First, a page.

18. r0k macrumors 68040

    r0k

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    Detroit
    #18
    Hey I'm one of the people in the US for whom Canada is actually SOUTH of where I live. Well, Windsor is at least. So while I don't know much about Canadian ISPs, I still think it might be helpful to let the rest of the thread know the brand and model of your cable modem.

    Sometimes those things make a difference, but I suppose the real difference is the ISP. For instance, I strongly suspect that my troubles relate to the fact that Comcast insists on meddling with the settings on my DOCSIS Motorola Surfboard cablemodem and making it lose its mind on a fairly frequent basis.

    Two outages ago, when I spoke with tech support they apologized for some sort of "digital transistion" they were working on. These bozos decided it was time to dump analog signals at the very same time they were running ads that said Comcast would allow the use of older TVs after the US FCC digital transition. This meant that all those cable ready TVs were useless unless they included a QAM tuner and even then all the channels come up with numbers like 117.394 and so forth. Basically it seems like a scam to bully people into renting converter boxes.

    I have been reluctant to move to satellite or uVerse because of the inability to get a signal without a box. Now that every system "requires" a box, I think it's time for me to leave Comcast and their unreliable service behind. In about a week, I'll be finding out how well an AEBS works with a uVerse Residential Gateway. At&t claims it can be set up "just like a cable modem" but they also claim it has its own firewall and its own wifi. I plan to run Comcast and uVerse side by side for at least a week to find out how they compare but if my experience is anything like that of my friends, I'll be hauling all our comcast converters back about a week after At&t shows up.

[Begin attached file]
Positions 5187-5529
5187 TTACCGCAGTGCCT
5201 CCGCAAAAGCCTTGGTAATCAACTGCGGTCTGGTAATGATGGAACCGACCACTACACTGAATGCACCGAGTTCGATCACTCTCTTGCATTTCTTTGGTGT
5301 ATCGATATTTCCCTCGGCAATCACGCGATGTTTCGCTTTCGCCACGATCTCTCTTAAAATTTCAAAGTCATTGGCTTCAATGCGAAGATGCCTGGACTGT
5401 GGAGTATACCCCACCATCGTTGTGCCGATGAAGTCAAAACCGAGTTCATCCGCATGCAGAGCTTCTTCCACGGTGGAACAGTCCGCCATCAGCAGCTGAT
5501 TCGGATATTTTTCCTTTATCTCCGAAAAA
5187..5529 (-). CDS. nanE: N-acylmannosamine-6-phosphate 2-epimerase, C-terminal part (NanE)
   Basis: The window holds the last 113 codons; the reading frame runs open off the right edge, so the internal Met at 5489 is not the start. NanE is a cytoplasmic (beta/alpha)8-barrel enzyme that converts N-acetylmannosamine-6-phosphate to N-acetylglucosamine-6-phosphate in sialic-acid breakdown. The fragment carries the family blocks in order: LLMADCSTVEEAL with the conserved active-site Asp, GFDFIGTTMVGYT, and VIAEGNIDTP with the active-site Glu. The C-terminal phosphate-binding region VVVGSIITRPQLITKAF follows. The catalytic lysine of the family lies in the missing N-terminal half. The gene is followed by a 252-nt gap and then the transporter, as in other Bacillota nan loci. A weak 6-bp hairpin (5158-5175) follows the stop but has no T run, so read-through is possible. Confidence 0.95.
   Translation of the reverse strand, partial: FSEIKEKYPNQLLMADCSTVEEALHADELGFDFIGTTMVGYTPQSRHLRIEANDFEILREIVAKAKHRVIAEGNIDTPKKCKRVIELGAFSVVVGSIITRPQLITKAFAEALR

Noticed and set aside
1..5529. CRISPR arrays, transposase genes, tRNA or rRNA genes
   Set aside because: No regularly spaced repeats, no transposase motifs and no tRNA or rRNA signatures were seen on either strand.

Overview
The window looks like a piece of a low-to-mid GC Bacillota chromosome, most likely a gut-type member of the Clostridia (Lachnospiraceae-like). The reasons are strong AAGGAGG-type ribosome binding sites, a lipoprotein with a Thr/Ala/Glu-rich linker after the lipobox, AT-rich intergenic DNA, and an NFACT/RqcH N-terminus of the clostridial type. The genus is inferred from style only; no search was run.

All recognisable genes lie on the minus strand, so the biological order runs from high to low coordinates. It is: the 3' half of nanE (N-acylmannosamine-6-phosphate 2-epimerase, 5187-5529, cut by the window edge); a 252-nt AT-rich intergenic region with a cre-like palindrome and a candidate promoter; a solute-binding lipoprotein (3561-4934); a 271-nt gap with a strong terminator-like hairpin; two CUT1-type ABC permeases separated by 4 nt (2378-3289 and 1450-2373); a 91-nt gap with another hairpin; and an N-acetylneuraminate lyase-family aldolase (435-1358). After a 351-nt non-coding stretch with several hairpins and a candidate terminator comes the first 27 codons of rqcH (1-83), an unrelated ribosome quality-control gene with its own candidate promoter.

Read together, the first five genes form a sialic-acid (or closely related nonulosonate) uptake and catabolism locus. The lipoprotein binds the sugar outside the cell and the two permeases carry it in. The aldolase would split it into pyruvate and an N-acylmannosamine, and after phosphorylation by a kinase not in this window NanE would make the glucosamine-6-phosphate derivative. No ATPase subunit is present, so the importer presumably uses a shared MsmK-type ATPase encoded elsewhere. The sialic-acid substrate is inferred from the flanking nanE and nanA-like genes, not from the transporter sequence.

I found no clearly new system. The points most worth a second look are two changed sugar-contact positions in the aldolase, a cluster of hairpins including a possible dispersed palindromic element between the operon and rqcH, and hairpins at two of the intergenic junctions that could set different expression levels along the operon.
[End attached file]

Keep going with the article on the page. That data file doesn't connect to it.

I might decide to let the Residential Gateway become my guest network and switch off the guest network on the AEBS and put all our printers on the RG network. Then everybody could always print, but visitors couldn't get to our real files. BTW, by guest, I don't mean wide open, I mean a network whose SSID and password I'm willing to tell a visitor or allow a Wii, xbox, Windows box, or Boxee/Roku to use.
     
  19. stompy macrumors regular

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    #19
  20. alust2013 macrumors 601

    alust2013

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    #20
    I have dealt with a bunch of crappy routers, and I can solidly recommend the AEBS. It's wonderfully reliable, and you can just set it up and forget it's even there. Previously, routers had to be reset on average of once a day, sometimes more, and I'm fairly certain the only time I've had to reset the airport is when it got a software update. It's plenty fast too
     
  21. IngerMan macrumors 6502a

    IngerMan

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  22. majordude thread starter macrumors 68020

    majordude

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    #22
    Okay all! I went with the Apple AirPort Extreme. $190 or so out the door. :eek:

    I hope it lasts longer than the others! :apple:
     
  23. r0k macrumors 68040

    r0k

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    Mar 3, 2008
    Location:
    Detroit
    #23
    Great! I think you'll be happy with it. I find my AEBS works flawlessly with Apple gear and with Linux and Windows gear. The only time I find myself thinking about it is when Comcast has taken a nosedive. And I'm only a week away from replacing Comcast with uVerse. Yay!
     
  24. Satori macrumors 6502a

    Satori

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    Location:
    London
    #24
    I have an airport extreme that has been working continuously since 2004. I hope your lasts as well.
     
  25. ActionableMango macrumors 604

    ActionableMango

    Joined:
    Sep 21, 2010
    #25
    I have had Netgear, Linksys, D-Link, and Apple routers. I usually buy the high end model in any line. All of the routers except the Apple have on occasion locked up or become extremely slow, fixed by manually cycling the power on the router.

    Only the Apple has run rock solid for as long as I need it, only cycling power during power outages. :)

    The Apple is true dual band 5GHz router with USB disk and printer support. Most of the competition with those three same features (mostly that first one) tend to be expensive too.

    The only thing I don't like about the Apple router is that it requires client software to configure. No web configuration as far as I can tell.

    Also, mine has started buzzing last year during heavy wireless use. Still works though.